Monday, June 13, 2011

Pax Silentiaque

Last week, I had the opportunity to run Engines & Empires for my younger brother and some of his college buddies. I whipped up a five-floor mega-dungeon will all kinds of weird wizardry and the usual magical tricks and traps. That's the best sort of mega-dungeon, of course: the kind where in any given room, the laws of physics might be temporarily suspended in comical and disturbing ways. I cribbed liberally from Castle Amber and White Plume Mountain for some of the more bizarre tricks, but plenty of the deviousness was my own and original.

I'm really just writing this post to catalog the set of house rules I used for this game. I wanted to make things light and quick, so I eased up on some of the rules complexity in a few places. I also wanted the players to jump right in with some well-defined characters, hence the addition of a few more spots on the character sheet:

- All of the characters had to list a Profession, a Personality, a Virtue, and a Vice. What did you do before becoming an adventurer? What's one thing about your personality that other characters might not readily notice? What are one good thing and one bad thing that other characters will notice and are likely to mention if asked to describe you?

- Alignment. I often wrestle with what exactly to call it, since "Law" and "Chaos" always seem to have so much baggage. This time, I went with something particularly descriptive and direct: Heroic, Roguish, and Villainous.

- Weapon damage. I'm not normally fond of a house rule where all weapons deal the same damage--I like a game where swords are better than daggers--but I decided to give it a shot this time. So I ruled that most one-handed weapons dealt 1d8 damage, while most two-handed weapons (or pairs of weapons) hit (once) for 1d10 damage. And, as a matter of fact, it actually works out pretty well. The players do indeed wind up choosing how they fight more for flavor than any other reason. That's a good thing, even if it sacrifices some realism.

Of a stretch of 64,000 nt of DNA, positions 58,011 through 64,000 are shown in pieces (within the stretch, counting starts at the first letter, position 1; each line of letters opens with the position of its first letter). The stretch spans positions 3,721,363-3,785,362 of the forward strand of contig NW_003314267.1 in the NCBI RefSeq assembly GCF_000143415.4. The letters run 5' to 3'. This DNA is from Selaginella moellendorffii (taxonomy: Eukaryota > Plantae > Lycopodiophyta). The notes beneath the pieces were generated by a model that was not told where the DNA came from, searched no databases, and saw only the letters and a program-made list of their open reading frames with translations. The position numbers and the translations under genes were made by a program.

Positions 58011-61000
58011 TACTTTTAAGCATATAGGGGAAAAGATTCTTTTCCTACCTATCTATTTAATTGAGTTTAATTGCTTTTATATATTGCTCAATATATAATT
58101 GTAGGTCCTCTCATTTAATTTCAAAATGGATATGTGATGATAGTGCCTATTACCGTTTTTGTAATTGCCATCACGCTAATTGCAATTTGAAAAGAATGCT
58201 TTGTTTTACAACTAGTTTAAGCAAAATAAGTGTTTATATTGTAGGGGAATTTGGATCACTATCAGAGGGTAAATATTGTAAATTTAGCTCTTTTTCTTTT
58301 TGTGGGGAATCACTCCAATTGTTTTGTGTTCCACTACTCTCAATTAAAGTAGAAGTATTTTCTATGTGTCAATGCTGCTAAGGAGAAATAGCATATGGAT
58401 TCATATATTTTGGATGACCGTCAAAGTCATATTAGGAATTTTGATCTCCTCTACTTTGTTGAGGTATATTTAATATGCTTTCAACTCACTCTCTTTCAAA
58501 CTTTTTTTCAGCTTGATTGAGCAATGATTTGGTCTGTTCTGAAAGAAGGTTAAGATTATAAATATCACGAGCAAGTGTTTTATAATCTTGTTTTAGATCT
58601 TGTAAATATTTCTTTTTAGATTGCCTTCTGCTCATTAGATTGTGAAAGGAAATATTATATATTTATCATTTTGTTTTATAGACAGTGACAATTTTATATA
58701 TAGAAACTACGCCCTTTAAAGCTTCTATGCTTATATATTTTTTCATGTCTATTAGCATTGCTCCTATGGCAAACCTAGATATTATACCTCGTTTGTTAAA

- In a related vein, I doubled up on the E&E boxer's unarmed damage (since the above house rule effectively strips away off-hand attacks) but halved the progression: 1d8 at levels 1 to 4; 1d10 at levels 5 to 8; 1d12 from levels 9 to 14, not that this campaign can possibly get that high.

- Most interestingly of all, I went with a very truncated table for ability scores, like so:
1 to 2 ... -2 penalty
3 to 6 ... -1 penalty
7 to 14 ... no modifier
15 to 18 ... +1 bonus
19 to 20 ... +2 bonus
....with ability raises coming at every third level above the first (4th, 7th, 10th, 13th), and ability checks rolled on 1d6 (pass if 3 + modifier). It's a good thing, too, that I implemented this "ability scores aren't that important" table. Because my brother rolled a Dex 3 and (like a trooper, and a true old-schooler) kept the character and played it straight. I'm so proud!

- Last but not least, character advancement. In the E&E rulebook, you might recall, humans level up at every 8 achievement points and non-humans at every 10. This time, to keep things on a more even keel, I've changed it so that everybody levels up against the 10-point scale (humans get a few extra tricks to make up for it: +1 bonus skill point, +1 to any ability score, and one "mulligan" on any saving throw or attack roll per game session). As to how I'm tracking APs, this campaign, though, it's unique. You see, when running a mega-dungeon, what I really want to incentivize is exploration. "Rooms explored and secrets discovered" is the basic unit of gameplay for which the PCs earn a reward. Thus, instead of merely dolling out two or three APs at the end of every session, I'm awarding tenths of APs. Characters earn 0.3 AP for every dungeon room explored and secret door found (effectively, each place in the dungeon they explore is worth 3% of a level up). This holds for as long as the PCs remain on a dungeon floor equal to the party level: they'll get more points for going deeper and fewer if they stay near the surface. Should they decide to adventure in the wilderness, that kind of exploration would probably be worth 0.1 AP per hexagon traversed.

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